It's not only in his homeland that Nelson Mandela was revered; he was a hero across the world, winner of the Nobel Peace Prize and numerous other accolades. For the political Left he was a hero… nay a secular saint; no other political figure since Lenin has been so glorified in history by Western left-wingers. Does he deserve this halo of political divinity? In truth, I think he was a man who was motivated by a genuine desire to do good; but he was full of frailty and failings, just like anybody else, and he made some terrible mistakes. In 1948 the South African government instituted a policy called Apartheid, "Separation" in Afrikaans. The president at the time, Hendrik Verwoerd, said it was all about "good neighbourliness", giving all the cultures in the Rainbow Nation their own land and allowing them to rule themselves, away from the interference of others, but in truth it was set of laws keeping the black people on little strips of the worst land in the country, called "Homelands" to live and die in poverty while the white people got the lion's share of everything else. Black people, “Kaffirs” as they were derogatorily called, had to carry ID cards and passbooks to leave their Homeland and were given all the dirtiest jobs; it was the kind of "good neighbourliness" where you're rich and have a nice house while you force your neighbour to live in the garden shed and eat rubbish from your bin! To begin with, the world outside South Africa fully supported this regime and IBM computers were used to store databases for the people's racial categorization; this only changed when grass-roots opposition grew. There were rallies, sanctions and even huge rock concerts, see: In truth the Apartheid government of South Africa was merely a client state for a vast network of industrial plutocrats, connected into the Illuminati, known as the Rhodes Network after Cecil Rhodes, the architect of much of colonial southern Africa. It includes the diamond transnational De Beers and Lonrho, the London Rhodesia Company. In fact Dan Roodt (see link below) has described how Henry Kissinger met with the South African minister Dr Dawid de Villiers in the late 1970's and told him that the country's government would be "turned over to" the ANC in the year 1995; he was one year out.

Initially Mandela followed a policy similar to the campaign for home rule in India led by Pandit Nehru and Mahatma Gandhi that was contemporary with his own. This advocated non-violent non-cooperation and legal negotiation. But after sixty-nine unarmed ANC protesters were shot dead by the police at Sharpeville he decided that a regime that uses violence against the people can only be defeated by violence; he came to this conclusion very reluctantly. He formed Spear of the Nation with fellow ANC members and also those in the outlawed South African Communist Party. To begin with Spear of the Nation used sabotage of roads, railways and power stations as a tactic, rather than attacks on people, but this changed later on. They also planted bombs intended to kill and injure as we've seen in numerous other guerrilla wars. This was Mandela's biggest mistake; it's quite likely Spear of the Nation was a front for the Apartheid government's own intelligence services anyway, especially in later years. Most of these "anti-government" militias are. The bombs that exploded in South Africa during the Apartheid era were frequent and often untraceable; it's not possible to know which ones were detonated by truly independent African nationalists groups, cointelpro guerrilla movements or just simple false flags planted directly by government forces. There are lots of other examples of governments using this technique, for example see: Many individuals who get sucked into guerrilla warfare also become deeply self-righteous, amoral and promoters of social Darwinism. This may well be part of the professional mind-control used by psychological warfare experts involved in forming these balaclava belligerents; this is a good example of what I mean: Mandela was jailed for life in 1964. Despite the bravado of Verwoerd, Apartheid was not universally accepted by white South Africans when it was introduced, but the actions of Spear of the Nation... or whoever was behind the terrorism, helped to quench most of the sympathy the whites had for their black compatriots. In the 1980's pressure from both within and without South Africa caused the Apartheid regime to crumble. Nelson Mandela was released from prison in 1990 and duly became the country's first democratically elected president. The protesters have now gone silent; South Africa's sorted now... but is it? The country today is still ruled by the ANC; Mandela's presidency has been followed by Thabo Mbeki and Jacob Zuma, two of his fellow prison inmates, released when he was. However the legacy of Nelson Mandela has not matched his vision. His attempt at "Truth and Reconciliation" has not succeeded. The ANC today is a weak and corrupt institution ruled by some of the most vicious individuals the world has ever seen. Mandela, to his great discredit, did not help matters when he allowed a state visit by the Nation of Islam leader Louis Farrakhan, a man who talks about the "filthy white seed of the Caucasian". But despite this, it seems that the reverence of Nelson Mandela has been keeping the more extreme elements of his party in check; what will they do now he’s gone? The current rising star of the ANC is the young Turk Julius Malema, the leader of the ANC's youth wing and almost certainly he will be elected a future president. He is a bumptious and conceited individual who lives like a millionaire, despite being an ardent Marxist and self-styled "people's champion". He has publicly supported the monstrous regime of Robert Mugabe in Zimbabwe and has called for the indiscriminate murder of white people. He has changed the lyrics of a popular ANC song to contain the lyrics "shoot the Boer!" (In South Africa "Boer" means "farmer" and is the Afrikaner's name for themselves, but it can be used as a colloquial term for any white person.) Sadly many black South Africans have taken him at his word and a campaign of organized murder has been launched against the white people of South Africa. The armed gangs carrying out these crimes are not content with just shooting them, and they commit sadistic acts against their victims that I can't bring myself to repeat. It is a true climate of hatred, and rhetoric like Malema's helps fuel it. A white South African called Dan Roodt is working to prosecute the ANC for incitement to genocide, very justly I think, see:; but really I think he should be prosecuting the Rhodes Network, not their lackeys in Pretoria. The international community is far more silent over the farm murders than they ever were during the Apartheid era, perhaps because of the monstrous and destructive falsehood that racism is something that can only done by white people to non-whites.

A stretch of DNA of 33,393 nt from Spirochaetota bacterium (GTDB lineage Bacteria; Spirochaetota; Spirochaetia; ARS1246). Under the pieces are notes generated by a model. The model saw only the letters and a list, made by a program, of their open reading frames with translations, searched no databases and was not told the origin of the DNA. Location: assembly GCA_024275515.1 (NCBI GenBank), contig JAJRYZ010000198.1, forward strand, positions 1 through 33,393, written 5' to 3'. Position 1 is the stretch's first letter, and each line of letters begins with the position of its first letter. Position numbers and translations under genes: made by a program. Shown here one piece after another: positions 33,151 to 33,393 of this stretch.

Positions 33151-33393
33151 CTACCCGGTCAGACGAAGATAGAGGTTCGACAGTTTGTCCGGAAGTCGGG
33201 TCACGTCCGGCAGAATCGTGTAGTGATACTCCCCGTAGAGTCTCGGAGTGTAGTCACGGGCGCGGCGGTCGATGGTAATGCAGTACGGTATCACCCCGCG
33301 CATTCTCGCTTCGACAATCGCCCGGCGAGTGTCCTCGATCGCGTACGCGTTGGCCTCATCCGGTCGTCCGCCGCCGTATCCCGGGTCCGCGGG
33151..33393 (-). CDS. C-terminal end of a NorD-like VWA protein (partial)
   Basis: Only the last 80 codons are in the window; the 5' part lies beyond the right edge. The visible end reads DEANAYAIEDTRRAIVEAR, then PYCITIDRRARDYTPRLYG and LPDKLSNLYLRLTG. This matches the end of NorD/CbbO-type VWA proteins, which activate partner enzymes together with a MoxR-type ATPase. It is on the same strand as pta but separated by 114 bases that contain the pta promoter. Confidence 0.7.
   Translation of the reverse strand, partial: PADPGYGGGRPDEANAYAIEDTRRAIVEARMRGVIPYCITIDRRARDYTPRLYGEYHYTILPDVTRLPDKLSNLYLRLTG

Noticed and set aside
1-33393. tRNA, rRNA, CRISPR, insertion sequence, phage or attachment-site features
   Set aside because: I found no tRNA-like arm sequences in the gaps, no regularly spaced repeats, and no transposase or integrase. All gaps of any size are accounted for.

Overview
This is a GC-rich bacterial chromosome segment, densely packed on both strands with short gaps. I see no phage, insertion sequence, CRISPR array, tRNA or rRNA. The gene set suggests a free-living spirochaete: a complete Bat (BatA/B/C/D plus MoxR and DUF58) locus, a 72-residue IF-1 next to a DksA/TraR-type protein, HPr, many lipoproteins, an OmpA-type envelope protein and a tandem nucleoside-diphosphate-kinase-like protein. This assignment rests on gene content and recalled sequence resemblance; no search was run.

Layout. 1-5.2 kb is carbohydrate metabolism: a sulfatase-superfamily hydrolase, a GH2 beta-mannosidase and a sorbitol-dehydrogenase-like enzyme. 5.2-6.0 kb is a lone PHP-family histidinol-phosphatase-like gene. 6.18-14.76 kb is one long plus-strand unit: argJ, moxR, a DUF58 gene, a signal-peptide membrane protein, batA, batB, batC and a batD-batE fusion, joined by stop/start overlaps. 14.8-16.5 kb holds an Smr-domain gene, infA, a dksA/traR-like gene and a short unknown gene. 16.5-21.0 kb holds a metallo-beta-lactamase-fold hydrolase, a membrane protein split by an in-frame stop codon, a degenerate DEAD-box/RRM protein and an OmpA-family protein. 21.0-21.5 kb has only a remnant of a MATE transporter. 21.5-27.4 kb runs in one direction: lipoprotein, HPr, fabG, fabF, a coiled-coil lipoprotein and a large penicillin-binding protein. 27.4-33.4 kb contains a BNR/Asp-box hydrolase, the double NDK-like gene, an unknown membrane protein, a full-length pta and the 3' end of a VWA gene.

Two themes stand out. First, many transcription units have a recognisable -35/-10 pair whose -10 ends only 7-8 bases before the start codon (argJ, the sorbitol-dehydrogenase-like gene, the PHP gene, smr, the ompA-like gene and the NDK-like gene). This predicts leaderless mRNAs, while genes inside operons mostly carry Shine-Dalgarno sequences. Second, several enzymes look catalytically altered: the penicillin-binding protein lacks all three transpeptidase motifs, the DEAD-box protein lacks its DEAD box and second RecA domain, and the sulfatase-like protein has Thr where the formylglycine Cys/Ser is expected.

I don't think the South Africa today was what Nelson Mandela planned for or wanted, but then he never understood the true forces that run the nation. The horrible irony is that the Rhodes Network still controls the country. The passing of Apartheid has had no effect on the Network's power at all; for them it’s just a change of image, a rebranding. The presidents who instituted and preserved Apartheid were their puppets, but the modern black political leaders of the nation are no less so. Whether he knew it or not, Mandela was in their pockets too. They play the two sides off against each other like dog-baiters and increase their wealth and power from every murdered farmer and every jailed activists in the country's history. Only when the people of South Africa, both black and white, become aware of this will true change take place in that troubled land. Right now Nelson Mandela will be standing in front of what Credo Mutwa calls Umgulongulu-The Great Spirit". I don't know how that conversation is going; only the two of them know that. But I hope Mandela fares well, I think he always intended well.